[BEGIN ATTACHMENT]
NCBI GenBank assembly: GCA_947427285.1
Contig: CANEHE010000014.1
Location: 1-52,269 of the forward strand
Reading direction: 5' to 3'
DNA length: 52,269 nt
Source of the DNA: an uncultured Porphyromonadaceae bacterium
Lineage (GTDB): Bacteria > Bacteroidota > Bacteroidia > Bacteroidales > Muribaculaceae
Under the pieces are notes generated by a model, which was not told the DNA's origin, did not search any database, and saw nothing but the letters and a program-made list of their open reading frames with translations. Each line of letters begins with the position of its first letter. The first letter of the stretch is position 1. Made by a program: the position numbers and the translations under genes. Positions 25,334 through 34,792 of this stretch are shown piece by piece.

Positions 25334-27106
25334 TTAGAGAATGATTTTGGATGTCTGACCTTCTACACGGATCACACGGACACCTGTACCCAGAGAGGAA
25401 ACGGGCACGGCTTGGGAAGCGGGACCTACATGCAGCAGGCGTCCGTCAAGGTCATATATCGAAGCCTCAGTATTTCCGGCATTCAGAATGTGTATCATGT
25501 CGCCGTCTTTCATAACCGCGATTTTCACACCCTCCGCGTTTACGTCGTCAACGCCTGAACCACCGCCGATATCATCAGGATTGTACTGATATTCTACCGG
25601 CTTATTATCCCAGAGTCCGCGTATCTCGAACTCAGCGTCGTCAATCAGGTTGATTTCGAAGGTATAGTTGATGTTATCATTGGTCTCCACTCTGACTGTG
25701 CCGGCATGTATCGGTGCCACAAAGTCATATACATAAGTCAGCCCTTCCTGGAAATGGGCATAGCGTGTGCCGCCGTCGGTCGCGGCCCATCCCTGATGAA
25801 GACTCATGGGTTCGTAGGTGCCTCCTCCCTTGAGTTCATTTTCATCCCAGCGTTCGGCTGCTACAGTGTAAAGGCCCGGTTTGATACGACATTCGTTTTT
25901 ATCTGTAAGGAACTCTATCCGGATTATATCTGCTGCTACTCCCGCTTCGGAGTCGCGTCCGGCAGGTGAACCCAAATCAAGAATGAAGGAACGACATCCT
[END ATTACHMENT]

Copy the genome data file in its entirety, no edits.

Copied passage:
NCBI GenBank assembly: GCA_947427285.1
Contig: CANEHE010000014.1
Location: 1-52,269 of the forward strand
Reading direction: 5' to 3'
DNA length: 52,269 nt
Source of the DNA: an uncultured Porphyromonadaceae bacterium
Lineage (GTDB): Bacteria > Bacteroidota > Bacteroidia > Bacteroidales > Muribaculaceae
Under the pieces are notes generated by a model, which was not told the DNA's origin, did not search any database, and saw nothing but the letters and a program-made list of their open reading frames with translations. Each line of letters begins with the position of its first letter. The first letter of the stretch is position 1. Made by a program: the position numbers and the translations under genes. Positions 25,334 through 34,792 of this stretch are shown piece by piece.

Positions 25334-27106
25334 TTAGAGAATGATTTTGGATGTCTGACCTTCTACACGGATCACACGGACACCTGTACCCAGAGAGGAA
25401 ACGGGCACGGCTTGGGAAGCGGGACCTACATGCAGCAGGCGTCCGTCAAGGTCATATATCGAAGCCTCAGTATTTCCGGCATTCAGAATGTGTATCATGT
25501 CGCCGTCTTTCATAACCGCGATTTTCACACCCTCCGCGTTTACGTCGTCAACGCCTGAACCACCGCCGATATCATCAGGATTGTACTGATATTCTACCGG
25601 CTTATTATCCCAGAGTCCGCGTATCTCGAACTCAGCGTCGTCAATCAGGTTGATTTCGAAGGTATAGTTGATGTTATCATTGGTCTCCACTCTGACTGTG
25701 CCGGCATGTATCGGTGCCACAAAGTCATATACATAAGTCAGCCCTTCCTGGAAATGGGCATAGCGTGTGCCGCCGTCGGTCGCGGCCCATCCCTGATGAA
25801 GACTCATGGGTTCGTAGGTGCCTCCTCCCTTGAGTTCATTTTCATCCCAGCGTTCGGCTGCTACAGTGTAAAGGCCCGGTTTGATACGACATTCGTTTTT
25901 ATCTGTAAGGAACTCTATCCGGATTATATCTGCTGCTACTCCCGCTTCGGAGTCGCGTCCGGCAGGTGAACCCAAATCAAGAATGAAGGAACGACATCCT